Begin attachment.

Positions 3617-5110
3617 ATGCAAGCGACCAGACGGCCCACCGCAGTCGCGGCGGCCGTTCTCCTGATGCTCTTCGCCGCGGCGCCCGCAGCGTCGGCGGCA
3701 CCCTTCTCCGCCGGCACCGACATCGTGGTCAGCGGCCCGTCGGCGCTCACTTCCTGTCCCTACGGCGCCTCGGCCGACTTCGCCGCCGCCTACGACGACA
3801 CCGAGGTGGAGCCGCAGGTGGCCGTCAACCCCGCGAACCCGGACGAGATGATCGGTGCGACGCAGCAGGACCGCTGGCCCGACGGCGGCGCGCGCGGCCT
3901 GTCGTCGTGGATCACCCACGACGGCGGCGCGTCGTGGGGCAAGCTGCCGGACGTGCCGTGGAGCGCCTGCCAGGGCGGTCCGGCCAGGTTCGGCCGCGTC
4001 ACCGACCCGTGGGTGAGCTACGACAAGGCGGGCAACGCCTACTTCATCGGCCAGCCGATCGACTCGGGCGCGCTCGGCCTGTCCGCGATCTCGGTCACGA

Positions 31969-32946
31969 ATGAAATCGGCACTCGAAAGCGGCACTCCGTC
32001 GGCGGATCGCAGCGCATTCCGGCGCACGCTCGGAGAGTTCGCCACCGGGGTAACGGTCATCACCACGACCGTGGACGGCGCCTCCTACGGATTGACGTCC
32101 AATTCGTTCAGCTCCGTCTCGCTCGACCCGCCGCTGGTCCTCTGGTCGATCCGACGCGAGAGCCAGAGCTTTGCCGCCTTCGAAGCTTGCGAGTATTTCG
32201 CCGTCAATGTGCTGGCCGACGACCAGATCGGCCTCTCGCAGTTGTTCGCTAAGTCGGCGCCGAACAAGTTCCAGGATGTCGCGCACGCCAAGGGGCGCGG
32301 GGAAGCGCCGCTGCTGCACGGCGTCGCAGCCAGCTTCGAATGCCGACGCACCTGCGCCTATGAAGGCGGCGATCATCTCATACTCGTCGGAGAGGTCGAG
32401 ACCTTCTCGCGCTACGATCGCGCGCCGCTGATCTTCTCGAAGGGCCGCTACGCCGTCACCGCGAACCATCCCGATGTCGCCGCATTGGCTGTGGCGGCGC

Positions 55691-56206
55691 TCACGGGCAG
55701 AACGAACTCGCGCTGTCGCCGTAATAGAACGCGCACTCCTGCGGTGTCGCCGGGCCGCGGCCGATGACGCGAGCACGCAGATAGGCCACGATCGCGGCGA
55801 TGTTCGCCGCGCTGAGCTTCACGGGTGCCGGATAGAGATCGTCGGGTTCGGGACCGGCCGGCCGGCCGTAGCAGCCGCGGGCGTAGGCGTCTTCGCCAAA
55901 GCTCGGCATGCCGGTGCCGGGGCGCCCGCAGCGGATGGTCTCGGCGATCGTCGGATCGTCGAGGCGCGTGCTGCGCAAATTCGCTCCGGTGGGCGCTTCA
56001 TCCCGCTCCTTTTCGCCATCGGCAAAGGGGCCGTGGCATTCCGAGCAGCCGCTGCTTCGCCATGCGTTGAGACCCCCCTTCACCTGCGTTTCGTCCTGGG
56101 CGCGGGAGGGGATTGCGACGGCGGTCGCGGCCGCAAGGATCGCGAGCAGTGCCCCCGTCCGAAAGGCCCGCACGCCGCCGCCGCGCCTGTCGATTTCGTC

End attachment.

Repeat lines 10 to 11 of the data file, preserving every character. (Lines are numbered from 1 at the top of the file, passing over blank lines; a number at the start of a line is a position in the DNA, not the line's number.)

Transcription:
32101 AATTCGTTCAGCTCCGTCTCGCTCGACCCGCCGCTGGTCCTCTGGTCGATCCGACGCGAGAGCCAGAGCTTTGCCGCCTTCGAAGCTTGCGAGTATTTCG
32201 CCGTCAATGTGCTGGCCGACGACCAGATCGGCCTCTCGCAGTTGTTCGCTAAGTCGGCGCCGAACAAGTTCCAGGATGTCGCGCACGCCAAGGGGCGCGG